T1 - Bleeding complications of oral anticoagulant treatment

T2 - An inception-cohort, prospective collaborative study (ISCOAT)

AU - Palareti, Gualtiero

AU - Leali, Nicoletta

AU - Coccheri, Sergio

AU - Poggi, Mario

AU - Manotti, Cesare

AU - D'Angelo, Armando

AU - Pengo, Vittorio

AU - Erba, Nicoletta

AU - Moia, Marco

AU - Ciavarella, Nicola

AU - Devoto, Gianluigi

AU - Berrettini, Mauro

AU - Musolesi, Serena

PY - 1996/8/17

Y1 - 1996/8/17

N2 - Background. Bleeding is the most serious complication of the use of oral anticoagulation in the prevention and treatment of thromoboembolic complications. We studied the frequency of bleeding complications in outpatients treated routinely in anticoagulation clinics. Methods. In a prospective cohort from thirty-four Italian anticoagulation clinics, 2745 consecutive patients were studied from the start of their oral anticoagulation (warfarin in 64%, acenocourmarol in the rest). The target anticoagulation-intensity was low (international normalised ratio [INR] ≤ 2.8) in 71% of the patients and high (> 2.8) in the remainder. We recorded demographic details and the main indication for treatment and, every 3-4 months, INR and outcome events. Such events included all complications (bleeding, thrombosis, other), although only bleeding events are reported here, and deaths. We divided bleeding into major and minor categories. Findings. 43% of the patients were women. Nearly three-fifths of the patients were aged 60-79; 8% were over 80. The main indication for treatment was venous thrombolism (33%), followed by non-ischaemic heart disease (17%). Mean follow-up was 267 days. Over 2011 patient-years of follow-up, 153 bleeding complications occurred (7.6 per 100 patient-years). 5 were fatal (all cerebral haemorrhages, 0.25 per 100 patient-years), 23 were major (1.1), and 125 were minor (6.2). The rate of events was similar between sexes, coumarin type, size of enrolling centre, and target INR. The rate was higher in older patients: 10.5 per 100 patient-years in those aged 70 or over, 6.0 in those aged under 70 (relative risk 1.75, 95% CI 1.29-2.39, p <0.001). The rate was also higher when the indication was peripheral and/or cerebrovascular disease than venous thromboembolism plus other indications (12.5 vs 6.0 per 100 patient-years) (1.80, 1.2-2.7, p <0.01), and during the first 90 days of treatment compared with later (11.0 vs 6.3, 1.75, 1.27-2.44, p <0.001). A fifth of the bleeding events occurred at low anticoagulation intensity (INR <2, rate 7.7 per 100 patient-years of follow-up). The rates were 4.8, 9.5, 40.5, and 200 at INRs 2.0-2.9, 3-4.4, 4.5-6.9, and over 7, respectively (relative risks for INR > 4.5, 7.91, 5.44-11.5, p <0.0001). Interpretation. We saw fewer bleeding events than those recorded in other observational and experimental studies. Oral anticoagulation has become safer in recent years, especially if monitored in anticoagulation clinics. Caution is required in elderly patients and anticoagulation intensity should be closely monitored to reduce periods of overdosing.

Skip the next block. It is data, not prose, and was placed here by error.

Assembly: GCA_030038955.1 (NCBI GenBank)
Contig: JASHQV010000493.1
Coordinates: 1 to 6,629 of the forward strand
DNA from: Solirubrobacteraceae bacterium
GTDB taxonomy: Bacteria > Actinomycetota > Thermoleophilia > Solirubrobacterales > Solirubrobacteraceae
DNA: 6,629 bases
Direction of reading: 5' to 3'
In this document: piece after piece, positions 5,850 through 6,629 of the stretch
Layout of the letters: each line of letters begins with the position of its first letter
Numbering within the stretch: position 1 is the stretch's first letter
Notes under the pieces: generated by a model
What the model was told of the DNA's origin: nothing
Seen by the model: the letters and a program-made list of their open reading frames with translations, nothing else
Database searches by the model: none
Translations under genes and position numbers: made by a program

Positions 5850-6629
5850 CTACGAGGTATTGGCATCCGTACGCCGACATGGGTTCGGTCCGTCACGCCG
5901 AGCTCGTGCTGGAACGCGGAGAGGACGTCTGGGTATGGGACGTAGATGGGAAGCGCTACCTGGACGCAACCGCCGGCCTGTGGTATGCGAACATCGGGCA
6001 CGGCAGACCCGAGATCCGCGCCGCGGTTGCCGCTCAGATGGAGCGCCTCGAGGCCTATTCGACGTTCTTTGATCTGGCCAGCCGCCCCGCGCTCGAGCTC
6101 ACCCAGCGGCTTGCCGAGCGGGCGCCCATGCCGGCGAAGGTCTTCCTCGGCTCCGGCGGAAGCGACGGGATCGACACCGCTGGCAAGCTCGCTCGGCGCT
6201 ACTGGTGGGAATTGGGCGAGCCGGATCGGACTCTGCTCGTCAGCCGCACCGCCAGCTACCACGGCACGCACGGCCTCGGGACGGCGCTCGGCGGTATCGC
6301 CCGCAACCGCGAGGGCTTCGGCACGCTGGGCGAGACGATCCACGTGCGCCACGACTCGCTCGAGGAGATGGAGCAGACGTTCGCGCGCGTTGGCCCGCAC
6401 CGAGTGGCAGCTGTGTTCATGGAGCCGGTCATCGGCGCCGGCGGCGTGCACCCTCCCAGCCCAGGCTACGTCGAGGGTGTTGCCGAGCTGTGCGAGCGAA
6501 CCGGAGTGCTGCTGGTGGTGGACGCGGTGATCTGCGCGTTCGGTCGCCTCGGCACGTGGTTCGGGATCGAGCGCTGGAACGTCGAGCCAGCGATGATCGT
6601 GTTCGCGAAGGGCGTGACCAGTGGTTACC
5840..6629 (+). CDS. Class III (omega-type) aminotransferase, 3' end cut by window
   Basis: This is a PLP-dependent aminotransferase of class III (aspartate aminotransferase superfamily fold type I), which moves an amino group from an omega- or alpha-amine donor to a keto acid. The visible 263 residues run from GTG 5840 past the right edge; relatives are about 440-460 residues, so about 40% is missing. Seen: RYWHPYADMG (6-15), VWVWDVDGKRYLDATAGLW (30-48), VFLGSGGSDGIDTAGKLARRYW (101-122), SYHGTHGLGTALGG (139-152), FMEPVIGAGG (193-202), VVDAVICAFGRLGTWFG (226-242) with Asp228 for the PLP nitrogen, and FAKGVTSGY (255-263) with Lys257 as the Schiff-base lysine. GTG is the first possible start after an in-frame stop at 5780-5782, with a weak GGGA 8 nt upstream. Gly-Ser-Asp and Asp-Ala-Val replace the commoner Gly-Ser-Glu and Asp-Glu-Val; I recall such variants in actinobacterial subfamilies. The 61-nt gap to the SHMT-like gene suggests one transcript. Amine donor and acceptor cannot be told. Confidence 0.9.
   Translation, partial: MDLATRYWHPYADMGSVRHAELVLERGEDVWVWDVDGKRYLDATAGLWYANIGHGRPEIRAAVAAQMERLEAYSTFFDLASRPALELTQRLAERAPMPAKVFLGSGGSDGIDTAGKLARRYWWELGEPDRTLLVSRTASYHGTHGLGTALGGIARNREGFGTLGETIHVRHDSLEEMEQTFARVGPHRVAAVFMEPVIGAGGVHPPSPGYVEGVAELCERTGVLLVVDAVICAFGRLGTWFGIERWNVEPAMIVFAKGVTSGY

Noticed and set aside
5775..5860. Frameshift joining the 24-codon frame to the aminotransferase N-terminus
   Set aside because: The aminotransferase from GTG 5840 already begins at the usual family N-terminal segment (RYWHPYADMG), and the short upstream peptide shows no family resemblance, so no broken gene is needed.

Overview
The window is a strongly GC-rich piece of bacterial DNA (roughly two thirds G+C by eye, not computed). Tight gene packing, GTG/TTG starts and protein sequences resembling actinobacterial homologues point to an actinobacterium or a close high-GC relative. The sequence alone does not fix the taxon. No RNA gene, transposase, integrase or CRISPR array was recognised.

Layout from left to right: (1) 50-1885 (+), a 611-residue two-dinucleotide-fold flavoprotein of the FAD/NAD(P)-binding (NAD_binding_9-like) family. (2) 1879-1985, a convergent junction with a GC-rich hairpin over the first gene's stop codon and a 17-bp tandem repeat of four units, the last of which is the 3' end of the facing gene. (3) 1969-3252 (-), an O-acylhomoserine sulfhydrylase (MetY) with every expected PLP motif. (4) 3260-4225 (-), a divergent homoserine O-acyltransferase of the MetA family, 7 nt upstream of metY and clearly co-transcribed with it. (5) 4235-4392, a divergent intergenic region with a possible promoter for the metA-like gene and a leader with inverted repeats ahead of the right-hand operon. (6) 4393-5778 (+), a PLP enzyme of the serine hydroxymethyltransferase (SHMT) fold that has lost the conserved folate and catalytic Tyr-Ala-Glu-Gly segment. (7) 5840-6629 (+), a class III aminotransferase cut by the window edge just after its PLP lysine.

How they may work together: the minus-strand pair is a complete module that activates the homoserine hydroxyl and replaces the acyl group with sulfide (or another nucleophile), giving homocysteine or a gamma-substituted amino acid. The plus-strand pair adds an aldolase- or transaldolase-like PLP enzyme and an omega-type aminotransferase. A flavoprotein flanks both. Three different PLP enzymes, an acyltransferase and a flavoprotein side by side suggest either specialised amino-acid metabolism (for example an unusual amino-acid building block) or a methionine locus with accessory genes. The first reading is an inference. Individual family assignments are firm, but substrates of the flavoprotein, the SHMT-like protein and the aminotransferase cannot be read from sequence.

AB - Background. Bleeding is the most serious complication of the use of oral anticoagulation in the prevention and treatment of thromoboembolic complications. We studied the frequency of bleeding complications in outpatients treated routinely in anticoagulation clinics. Methods. In a prospective cohort from thirty-four Italian anticoagulation clinics, 2745 consecutive patients were studied from the start of their oral anticoagulation (warfarin in 64%, acenocourmarol in the rest). The target anticoagulation-intensity was low (international normalised ratio [INR] ≤ 2.8) in 71% of the patients and high (> 2.8) in the remainder. We recorded demographic details and the main indication for treatment and, every 3-4 months, INR and outcome events. Such events included all complications (bleeding, thrombosis, other), although only bleeding events are reported here, and deaths. We divided bleeding into major and minor categories. Findings. 43% of the patients were women. Nearly three-fifths of the patients were aged 60-79; 8% were over 80. The main indication for treatment was venous thrombolism (33%), followed by non-ischaemic heart disease (17%). Mean follow-up was 267 days. Over 2011 patient-years of follow-up, 153 bleeding complications occurred (7.6 per 100 patient-years). 5 were fatal (all cerebral haemorrhages, 0.25 per 100 patient-years), 23 were major (1.1), and 125 were minor (6.2). The rate of events was similar between sexes, coumarin type, size of enrolling centre, and target INR. The rate was higher in older patients: 10.5 per 100 patient-years in those aged 70 or over, 6.0 in those aged under 70 (relative risk 1.75, 95% CI 1.29-2.39, p <0.001). The rate was also higher when the indication was peripheral and/or cerebrovascular disease than venous thromboembolism plus other indications (12.5 vs 6.0 per 100 patient-years) (1.80, 1.2-2.7, p <0.01), and during the first 90 days of treatment compared with later (11.0 vs 6.3, 1.75, 1.27-2.44, p <0.001). A fifth of the bleeding events occurred at low anticoagulation intensity (INR <2, rate 7.7 per 100 patient-years of follow-up). The rates were 4.8, 9.5, 40.5, and 200 at INRs 2.0-2.9, 3-4.4, 4.5-6.9, and over 7, respectively (relative risks for INR > 4.5, 7.91, 5.44-11.5, p <0.0001). Interpretation. We saw fewer bleeding events than those recorded in other observational and experimental studies. Oral anticoagulation has become safer in recent years, especially if monitored in anticoagulation clinics. Caution is required in elderly patients and anticoagulation intensity should be closely monitored to reduce periods of overdosing.